- What would happen if I left the trade alone and didn’t exit earlier with a small loss or a small profit?
In a recent article, I wrote about what I call “trading account death from a thousand cuts, this is basically when you are losing money/busting your trading account because you are taking a lot of small losses. Small losses are usually better than big ones, but the best way to take a loss is to simply take a predetermined amount of 1R risk and place your stop loss logically according to the market structure, and let the trade play out, give it room. he needs to breathe, and either take a loss that you have predetermined that you are comfortable with, or you will make a profit. Taking losses before your stop loss is hit all the time means you are not giving your trading edge (strategy) the time and space needed for it to work and potentially work in your favor.
- What would happen if I didn’t exit the trade right before my profit target and instead left it open… would I lose or win?
It’s pretty obvious. This is a good question to see how well “set it and forget” your trades will work (usually it works pretty well).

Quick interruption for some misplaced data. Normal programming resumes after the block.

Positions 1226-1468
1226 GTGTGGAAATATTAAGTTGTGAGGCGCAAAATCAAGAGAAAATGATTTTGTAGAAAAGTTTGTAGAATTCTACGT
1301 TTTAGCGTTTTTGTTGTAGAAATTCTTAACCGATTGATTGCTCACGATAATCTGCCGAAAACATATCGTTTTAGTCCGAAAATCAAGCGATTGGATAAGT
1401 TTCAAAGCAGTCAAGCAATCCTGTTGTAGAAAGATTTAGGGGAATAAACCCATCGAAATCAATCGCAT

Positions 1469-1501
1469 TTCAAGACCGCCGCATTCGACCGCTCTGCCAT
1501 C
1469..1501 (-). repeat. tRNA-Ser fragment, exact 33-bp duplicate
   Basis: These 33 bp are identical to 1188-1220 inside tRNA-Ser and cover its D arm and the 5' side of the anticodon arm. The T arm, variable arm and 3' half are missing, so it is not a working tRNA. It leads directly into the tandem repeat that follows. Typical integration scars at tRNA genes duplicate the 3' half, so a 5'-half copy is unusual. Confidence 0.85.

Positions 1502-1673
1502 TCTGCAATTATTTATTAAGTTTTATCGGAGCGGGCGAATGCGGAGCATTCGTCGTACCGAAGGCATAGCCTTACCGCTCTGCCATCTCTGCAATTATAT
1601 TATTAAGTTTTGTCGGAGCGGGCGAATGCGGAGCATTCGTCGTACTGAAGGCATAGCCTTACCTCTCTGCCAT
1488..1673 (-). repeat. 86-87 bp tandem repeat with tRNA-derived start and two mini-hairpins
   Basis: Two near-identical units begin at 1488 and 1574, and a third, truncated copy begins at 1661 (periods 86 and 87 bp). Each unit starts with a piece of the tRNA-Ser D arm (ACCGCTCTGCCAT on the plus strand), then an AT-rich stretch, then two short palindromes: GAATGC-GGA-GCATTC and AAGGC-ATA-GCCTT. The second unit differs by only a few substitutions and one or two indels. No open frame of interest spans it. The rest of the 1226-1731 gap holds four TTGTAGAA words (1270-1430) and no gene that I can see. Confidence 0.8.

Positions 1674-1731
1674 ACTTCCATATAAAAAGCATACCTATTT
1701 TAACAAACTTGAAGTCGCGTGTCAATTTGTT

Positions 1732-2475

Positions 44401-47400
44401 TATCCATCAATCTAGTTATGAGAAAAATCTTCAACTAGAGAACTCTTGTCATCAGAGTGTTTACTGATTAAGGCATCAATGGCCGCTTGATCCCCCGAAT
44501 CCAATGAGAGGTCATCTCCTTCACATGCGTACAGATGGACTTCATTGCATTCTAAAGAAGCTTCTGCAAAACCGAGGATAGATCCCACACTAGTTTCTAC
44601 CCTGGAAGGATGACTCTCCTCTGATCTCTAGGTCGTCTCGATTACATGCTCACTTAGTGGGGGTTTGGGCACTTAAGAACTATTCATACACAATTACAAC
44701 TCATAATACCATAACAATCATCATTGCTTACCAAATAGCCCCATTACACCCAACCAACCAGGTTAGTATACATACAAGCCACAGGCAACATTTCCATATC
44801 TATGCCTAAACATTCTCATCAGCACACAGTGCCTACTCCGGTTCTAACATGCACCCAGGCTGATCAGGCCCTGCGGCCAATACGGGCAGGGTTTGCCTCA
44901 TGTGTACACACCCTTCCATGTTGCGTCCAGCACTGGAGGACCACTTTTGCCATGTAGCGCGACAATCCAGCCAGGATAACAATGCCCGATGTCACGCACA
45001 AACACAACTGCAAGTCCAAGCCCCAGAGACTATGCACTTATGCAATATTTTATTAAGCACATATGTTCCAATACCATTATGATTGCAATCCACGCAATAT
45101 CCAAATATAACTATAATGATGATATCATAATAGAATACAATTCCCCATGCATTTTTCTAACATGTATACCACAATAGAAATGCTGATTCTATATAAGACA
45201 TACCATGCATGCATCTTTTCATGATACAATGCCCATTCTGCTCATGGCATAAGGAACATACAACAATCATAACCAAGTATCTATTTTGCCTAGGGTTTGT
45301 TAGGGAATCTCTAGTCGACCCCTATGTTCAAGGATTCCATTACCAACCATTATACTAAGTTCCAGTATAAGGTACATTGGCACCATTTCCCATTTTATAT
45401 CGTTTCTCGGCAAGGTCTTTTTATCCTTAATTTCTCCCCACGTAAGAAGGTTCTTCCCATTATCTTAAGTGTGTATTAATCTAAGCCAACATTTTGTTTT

- What would happen if my stop loss was a little bit wider…would it matter?
Sometimes your stop loss is a bit wider than you originally wanted and that can be the difference between a winner and a loser. Read my trade entry trick article to learn more about the best way to place your stop loss.
- What would happen if the risk reward was less, say 2R instead of 3R… would make this a profitable trade?
Sometimes it pays to take a smaller reward, or rather a more logical reward. We always want to aim for rewards that are at least close to 2R, but I have found that traders often have unrealistic expectations about how much reward they can expect on a given trade.
- What was your mental state while trading? Did you sleep well?
This is a very important question, and you must answer it honestly (as, of course, with all the other questions here). But it is very important that you assess your mental state while you are trading. It’s okay to check your trade two or three times a day, but if you sit at your desk and only think about your trade and what it does, you’re in trouble. If you don’t sleep well because you can’t stop thinking about your trade and you’re constantly checking your mobile trading app, you have a problem. Usually, this type of trade preoccupation is the result of an over-drive to make money, i.e. you risk too much on every trade or trade too much and try to “force” your trading account into profit.
Don’t get carried away asking yourself questions about “what if” scenarios, stick to the basics and just make sure you learn something and pay attention to the information you find.
There is no perfect system or way to do this, the important thing is that you analyze not only trading setups and charts, but also your own behavior. Over time, these “trading showdowns” will help you gain a deeper understanding of your trading strategy and understand how you should behave in the market in order to maximize your trading results.